Small businesses can play a big role in championing renewables

Small businesses can play a big role in championing renewables

Beyond the cost reduction incentive, investing in renewables empowers SMEs to be agents of change.

A recent report from Total Retail reveals a noteworthy trend: more than four-fifths of Gen Z consumers and three-quarters of millennials consider environmental sustainability in their purchasing decisions. These young consumers value companies that use responsible and ethical practices in all phases of production from manufacturing to distribution.

That is an important finding as millennials (people born between 1981 and 1996) currently make up the largest group of consumers, and members of Gen Z (a term that refers to people born in the late 1990s and the first few years of the new century) are set to overtake them in 2026.

Such a shift in consumer preferences is a golden opportunity for small- and medium-sized enterprises (SMEs) to fulfill promises of sustainability while also maximizing profit margins. A crucial part of this effort will include taking steps to champion renewable energy.

Businesses everywhere are shifting to renewable energy because it’s often significantly cheaper than traditionally produced electricity. Solar power in particular is now recognized as the cheapest form of electricity, the International Energy Agency reports.

Due to their size, it’s also easier for SMEs to take on such changes. In the process, businesses can even reduce utility costs by up to 30%. By being self-sufficient in terms of energy, these businesses will also be less prone to incurring losses from power outages or surges.

Beyond the cost reduction incentive, however, investing in renewables also empowers SMEs to be agents of change in their local communities. Hoymiles, a Chinese company that works on lowering renewable energy costs, points out that excess green energy created by increasingly efficient panels and microinverters can be fed into the local grid.

And SMEs have a bigger potential to make an impact this way, especially in OECD countries like France and Canada, where they make up 99% of all businesses. Such community-based initiatives can also offer job opportunities and sustainable development, especially in areas often neglected by larger corporations.

However, going green won’t just bring SMEs cost efficiency, energy independence, and opportunities to grow in emerging markets. With sustainable practices having a surge in popularity, businesses can also come away with enhanced prestige and value. This can help maximize customer conversion and loyalty, all while attracting new talent to business teams.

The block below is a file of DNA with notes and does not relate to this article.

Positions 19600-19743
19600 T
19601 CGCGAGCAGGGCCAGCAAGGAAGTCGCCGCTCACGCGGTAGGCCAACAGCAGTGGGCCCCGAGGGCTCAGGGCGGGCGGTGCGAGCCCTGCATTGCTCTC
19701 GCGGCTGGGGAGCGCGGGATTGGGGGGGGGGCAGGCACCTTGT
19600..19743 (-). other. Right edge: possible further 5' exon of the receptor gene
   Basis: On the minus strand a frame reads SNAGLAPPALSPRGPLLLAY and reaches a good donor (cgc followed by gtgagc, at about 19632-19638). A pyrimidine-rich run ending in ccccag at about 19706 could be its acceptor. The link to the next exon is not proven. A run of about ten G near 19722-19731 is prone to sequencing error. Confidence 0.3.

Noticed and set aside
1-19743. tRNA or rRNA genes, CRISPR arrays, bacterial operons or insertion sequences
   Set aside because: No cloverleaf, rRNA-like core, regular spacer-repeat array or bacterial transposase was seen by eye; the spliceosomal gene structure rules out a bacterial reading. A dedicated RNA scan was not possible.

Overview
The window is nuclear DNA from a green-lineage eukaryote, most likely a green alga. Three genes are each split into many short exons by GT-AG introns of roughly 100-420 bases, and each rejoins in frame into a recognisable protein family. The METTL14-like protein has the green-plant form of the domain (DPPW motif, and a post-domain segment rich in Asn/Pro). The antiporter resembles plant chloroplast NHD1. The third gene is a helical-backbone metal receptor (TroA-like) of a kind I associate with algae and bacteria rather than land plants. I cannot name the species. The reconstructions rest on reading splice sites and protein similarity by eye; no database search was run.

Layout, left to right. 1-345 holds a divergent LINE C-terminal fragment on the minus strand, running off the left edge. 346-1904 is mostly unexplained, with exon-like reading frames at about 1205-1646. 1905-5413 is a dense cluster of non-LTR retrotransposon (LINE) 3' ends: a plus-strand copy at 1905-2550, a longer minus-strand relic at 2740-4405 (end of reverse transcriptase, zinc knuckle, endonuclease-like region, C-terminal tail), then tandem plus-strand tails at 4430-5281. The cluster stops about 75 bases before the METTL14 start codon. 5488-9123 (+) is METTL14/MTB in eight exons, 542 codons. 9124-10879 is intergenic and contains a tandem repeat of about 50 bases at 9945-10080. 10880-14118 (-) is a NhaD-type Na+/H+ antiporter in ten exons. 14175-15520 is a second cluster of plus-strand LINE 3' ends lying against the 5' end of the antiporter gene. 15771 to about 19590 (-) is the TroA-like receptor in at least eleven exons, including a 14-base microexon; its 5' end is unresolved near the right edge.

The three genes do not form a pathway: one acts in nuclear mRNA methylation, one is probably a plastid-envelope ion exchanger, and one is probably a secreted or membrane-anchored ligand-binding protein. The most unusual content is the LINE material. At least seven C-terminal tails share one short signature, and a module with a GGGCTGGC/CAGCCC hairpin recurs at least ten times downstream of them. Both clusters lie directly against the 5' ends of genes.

By promoting renewable energy, SMEs can significantly influence the future of renewables. By going green, these businesses can motivate their competitors to step up their game and adopt sustainable practices as well. By doing so, they will be contributing to a major shift in energy consumption among SMEs, increasing demand and inevitably creating jobs in the renewable energy sector.

More importantly, by collectively shifting to renewable energy, SMEs can help lead the fight against the climate crisis at a time when most companies and governments are focused on alleviating effect of the COVID-19 pandemic. This is especially crucial given that, according to the Organisation for Economic Co-operation and Development (OECD), SMEs produce 70% of Europe’s carbon emissions.

A surge in the use of renewable energy among SMEs can only lead to increased attention in other clean technologies as well. After all, producing electricity with solar power, wind turbines, or even hydropower is just the tip of the iceberg.

In the past decades, a wealth of innovations have been created with reduced carbon emissions in mind. For instance, in transportation there are more and more electric cars and planes, as well as biofuels sourced from algae, sugar, and other organic compounds. Many technologies also treat seawater so it can be reused in manufacturing, as is done at Saudi Arabia’s Ras Al Khair Desalination Plant.

SMEs can add value to these technologies by adapting them into their own operations or even investing in the development of new ones. Doing so wouldn’t just be eco-friendly or humanitarian in nature. With climate change putting business assets at risk, choosing to champion both renewable and clean technology as a whole is also a sound business decision.

This story first appeared on Sustainability Times


 

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